Table 2: Proportion of normal and degenerative chondrocytes in OCT samples cold preserved in hyaluronic acid- (HA-) supplemented UW solution.
Figure 1: Representative hematoxylin and eosin stained tissue sections of OCTs cold preserved in the presence and absence of hyaluronic acids. Histological analysis of OCTs was performed after 2 weeks of preservation in UW (a), UW with HA800 (b), UW with HA1900 (c), and UW with HA6000 (d). Scale bar, 50 μm.
Figure 2: Representative Safranin-O stained tissue sections of OCTs after cold preservation in the presence and absence of hyaluronic acid. Safranin-O staining of OCTs was performed after 2 weeks of preservation in UW (a), UW with HA800 (b), UW with HA1900 (c), and UW with HA6000 (d). Scale bar, 100 μm.
3.2. Effect of HA on OCT Viability after Cold Preservation

As determined using the WST assay, the supplementation of UW solution with HA800 significantly improved the cell viability of OCTs after 14 days at 4°C compared to nonsupplemented medium (Figure 3). In contrast, UW solution supplemented with either HA1900 or HA6000 did not markedly improve the cell viability of the OCT. These findings indicated that UW solution supplemented with HA800 increased the cell viability of OCTs and reduced the degeneration of chondrocytes during long-term cold storage.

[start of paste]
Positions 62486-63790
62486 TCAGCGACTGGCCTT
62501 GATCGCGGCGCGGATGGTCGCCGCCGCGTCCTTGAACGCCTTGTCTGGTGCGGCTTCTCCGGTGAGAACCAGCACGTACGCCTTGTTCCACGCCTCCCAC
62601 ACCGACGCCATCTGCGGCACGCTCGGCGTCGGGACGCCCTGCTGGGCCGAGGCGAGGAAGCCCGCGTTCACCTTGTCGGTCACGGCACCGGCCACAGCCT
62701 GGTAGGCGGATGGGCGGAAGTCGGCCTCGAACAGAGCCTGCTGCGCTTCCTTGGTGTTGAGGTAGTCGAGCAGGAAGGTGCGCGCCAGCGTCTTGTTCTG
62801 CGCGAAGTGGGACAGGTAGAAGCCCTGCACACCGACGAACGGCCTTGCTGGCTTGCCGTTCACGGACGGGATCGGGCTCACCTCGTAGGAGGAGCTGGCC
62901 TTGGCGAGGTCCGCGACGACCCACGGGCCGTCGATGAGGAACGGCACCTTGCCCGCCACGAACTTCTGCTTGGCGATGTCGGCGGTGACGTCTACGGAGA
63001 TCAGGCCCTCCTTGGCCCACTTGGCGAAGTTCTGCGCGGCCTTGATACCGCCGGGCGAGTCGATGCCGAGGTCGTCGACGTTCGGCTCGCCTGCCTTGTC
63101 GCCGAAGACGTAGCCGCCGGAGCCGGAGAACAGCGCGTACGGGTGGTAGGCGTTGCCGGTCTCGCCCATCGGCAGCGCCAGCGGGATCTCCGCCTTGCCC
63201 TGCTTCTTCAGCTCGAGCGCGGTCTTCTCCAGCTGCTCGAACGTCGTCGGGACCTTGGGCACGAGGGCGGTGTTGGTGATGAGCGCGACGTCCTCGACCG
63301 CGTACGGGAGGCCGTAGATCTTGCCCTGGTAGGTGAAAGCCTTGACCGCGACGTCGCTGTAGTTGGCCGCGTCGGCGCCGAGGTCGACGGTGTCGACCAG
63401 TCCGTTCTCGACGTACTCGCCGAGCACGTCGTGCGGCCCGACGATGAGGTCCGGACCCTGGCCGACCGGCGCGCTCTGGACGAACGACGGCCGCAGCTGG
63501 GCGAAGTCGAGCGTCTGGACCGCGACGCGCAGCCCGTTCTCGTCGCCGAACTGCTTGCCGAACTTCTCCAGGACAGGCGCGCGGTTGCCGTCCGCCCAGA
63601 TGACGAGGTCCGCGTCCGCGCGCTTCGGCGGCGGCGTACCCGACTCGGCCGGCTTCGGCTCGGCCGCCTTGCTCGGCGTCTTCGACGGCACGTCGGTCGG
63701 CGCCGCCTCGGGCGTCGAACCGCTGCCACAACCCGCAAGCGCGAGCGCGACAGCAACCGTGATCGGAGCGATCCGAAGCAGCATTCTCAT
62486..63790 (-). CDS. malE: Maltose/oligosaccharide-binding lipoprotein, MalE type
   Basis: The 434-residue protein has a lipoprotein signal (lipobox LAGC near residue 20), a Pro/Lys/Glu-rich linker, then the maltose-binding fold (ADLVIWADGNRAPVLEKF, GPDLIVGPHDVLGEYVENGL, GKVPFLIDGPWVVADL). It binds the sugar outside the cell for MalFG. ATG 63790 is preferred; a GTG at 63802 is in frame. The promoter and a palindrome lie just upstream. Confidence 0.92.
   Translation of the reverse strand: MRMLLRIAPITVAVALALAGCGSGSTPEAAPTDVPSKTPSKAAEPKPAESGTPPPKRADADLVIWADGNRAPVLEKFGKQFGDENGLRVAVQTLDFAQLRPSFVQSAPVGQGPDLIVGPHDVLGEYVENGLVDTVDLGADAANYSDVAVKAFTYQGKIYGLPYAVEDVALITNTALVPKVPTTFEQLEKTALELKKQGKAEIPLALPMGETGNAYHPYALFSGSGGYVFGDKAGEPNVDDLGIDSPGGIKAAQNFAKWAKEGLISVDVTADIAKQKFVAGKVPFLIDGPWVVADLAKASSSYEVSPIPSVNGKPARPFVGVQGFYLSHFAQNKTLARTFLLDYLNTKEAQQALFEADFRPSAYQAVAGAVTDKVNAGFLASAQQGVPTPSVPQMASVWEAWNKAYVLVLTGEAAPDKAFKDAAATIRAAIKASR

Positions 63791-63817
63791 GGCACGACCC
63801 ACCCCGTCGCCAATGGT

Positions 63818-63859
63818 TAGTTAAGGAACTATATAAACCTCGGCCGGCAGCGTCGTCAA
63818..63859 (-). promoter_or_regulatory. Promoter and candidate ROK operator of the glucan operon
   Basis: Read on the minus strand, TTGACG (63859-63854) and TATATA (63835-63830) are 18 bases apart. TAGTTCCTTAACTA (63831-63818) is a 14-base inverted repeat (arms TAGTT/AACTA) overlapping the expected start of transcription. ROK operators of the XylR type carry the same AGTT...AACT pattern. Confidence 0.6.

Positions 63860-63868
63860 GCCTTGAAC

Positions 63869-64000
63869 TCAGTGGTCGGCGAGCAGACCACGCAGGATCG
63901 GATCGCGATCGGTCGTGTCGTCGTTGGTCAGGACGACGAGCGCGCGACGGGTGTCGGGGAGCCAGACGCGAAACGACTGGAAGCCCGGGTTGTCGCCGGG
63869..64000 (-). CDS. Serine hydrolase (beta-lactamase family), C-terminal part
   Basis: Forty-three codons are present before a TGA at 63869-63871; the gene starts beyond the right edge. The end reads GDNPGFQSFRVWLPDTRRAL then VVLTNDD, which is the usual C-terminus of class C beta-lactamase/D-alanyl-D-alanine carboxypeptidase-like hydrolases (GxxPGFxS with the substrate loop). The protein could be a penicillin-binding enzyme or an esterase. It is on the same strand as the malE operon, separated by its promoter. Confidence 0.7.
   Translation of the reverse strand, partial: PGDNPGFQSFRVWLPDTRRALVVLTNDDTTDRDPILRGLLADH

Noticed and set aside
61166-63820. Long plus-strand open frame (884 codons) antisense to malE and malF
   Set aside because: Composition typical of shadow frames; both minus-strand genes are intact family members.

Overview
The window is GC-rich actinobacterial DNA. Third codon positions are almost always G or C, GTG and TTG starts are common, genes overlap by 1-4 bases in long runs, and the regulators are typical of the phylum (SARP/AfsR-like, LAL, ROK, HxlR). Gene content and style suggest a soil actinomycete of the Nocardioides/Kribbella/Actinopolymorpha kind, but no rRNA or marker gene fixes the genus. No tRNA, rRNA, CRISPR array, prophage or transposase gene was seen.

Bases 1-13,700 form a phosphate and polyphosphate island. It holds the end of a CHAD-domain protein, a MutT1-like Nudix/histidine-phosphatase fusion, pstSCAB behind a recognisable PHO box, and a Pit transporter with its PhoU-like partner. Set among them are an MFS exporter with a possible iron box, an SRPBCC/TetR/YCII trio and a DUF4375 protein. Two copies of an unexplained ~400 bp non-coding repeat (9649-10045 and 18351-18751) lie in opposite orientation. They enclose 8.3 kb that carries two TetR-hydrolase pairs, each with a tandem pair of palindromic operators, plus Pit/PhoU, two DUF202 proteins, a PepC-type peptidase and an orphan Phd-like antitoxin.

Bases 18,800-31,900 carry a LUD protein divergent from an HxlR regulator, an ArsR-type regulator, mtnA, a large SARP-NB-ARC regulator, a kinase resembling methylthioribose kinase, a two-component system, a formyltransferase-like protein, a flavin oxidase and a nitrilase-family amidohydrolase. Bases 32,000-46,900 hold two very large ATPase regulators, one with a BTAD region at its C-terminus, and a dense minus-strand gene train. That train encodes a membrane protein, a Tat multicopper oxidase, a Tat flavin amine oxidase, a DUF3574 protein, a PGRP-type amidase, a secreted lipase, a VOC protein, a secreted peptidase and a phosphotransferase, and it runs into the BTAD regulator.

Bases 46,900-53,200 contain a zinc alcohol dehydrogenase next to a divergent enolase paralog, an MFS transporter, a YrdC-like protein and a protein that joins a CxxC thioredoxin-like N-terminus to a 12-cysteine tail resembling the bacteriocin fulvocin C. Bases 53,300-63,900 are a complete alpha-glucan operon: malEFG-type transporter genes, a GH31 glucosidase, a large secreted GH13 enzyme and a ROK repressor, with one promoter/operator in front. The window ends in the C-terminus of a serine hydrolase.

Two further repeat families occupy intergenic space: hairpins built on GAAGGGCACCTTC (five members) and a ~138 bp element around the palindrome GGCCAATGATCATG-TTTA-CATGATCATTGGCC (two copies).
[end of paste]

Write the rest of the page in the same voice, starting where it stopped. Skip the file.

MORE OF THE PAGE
Figure 3: Effect of hyaluronic acid on cell viability in OCT after cold preservation for two weeks in UW solution. Data are presented as the mean ± SE (). difference between the UW and UW with HA groups (). difference between the nonpreserved OCT and UW and UW with HA groups (). Fresh: nonpreserved OCT samples.
3.3. Real-Time PCR Analysis

To investigate the mechanism by which HA800 increased the cell viability of OCT after cold preservation, OCTs stored in UW supplemented with and without HA800 for 14 days were analyzed by real-time PCR for the expression of several matrix metalloproteinase (MMP) genes (Figure 4). MMP genes were selected because their expression levels are increased in degenerative chondrocytes [1315] and in livers in response to cold stress [16]. The real-time PCR analysis showed that expression of the genes encoding MMP-2, -3, and -9 was significantly decreased in OCTs stored in UW supplemented with HA800 compared to those in UW alone (Figures 4(a)4(c)). Expression of the MMP-13 gene was also markedly decreased in OCTs stored in HA800-supplemented UW solution compared to those stored in UW alone, although the difference was not statistically significant (Figure 4(d)).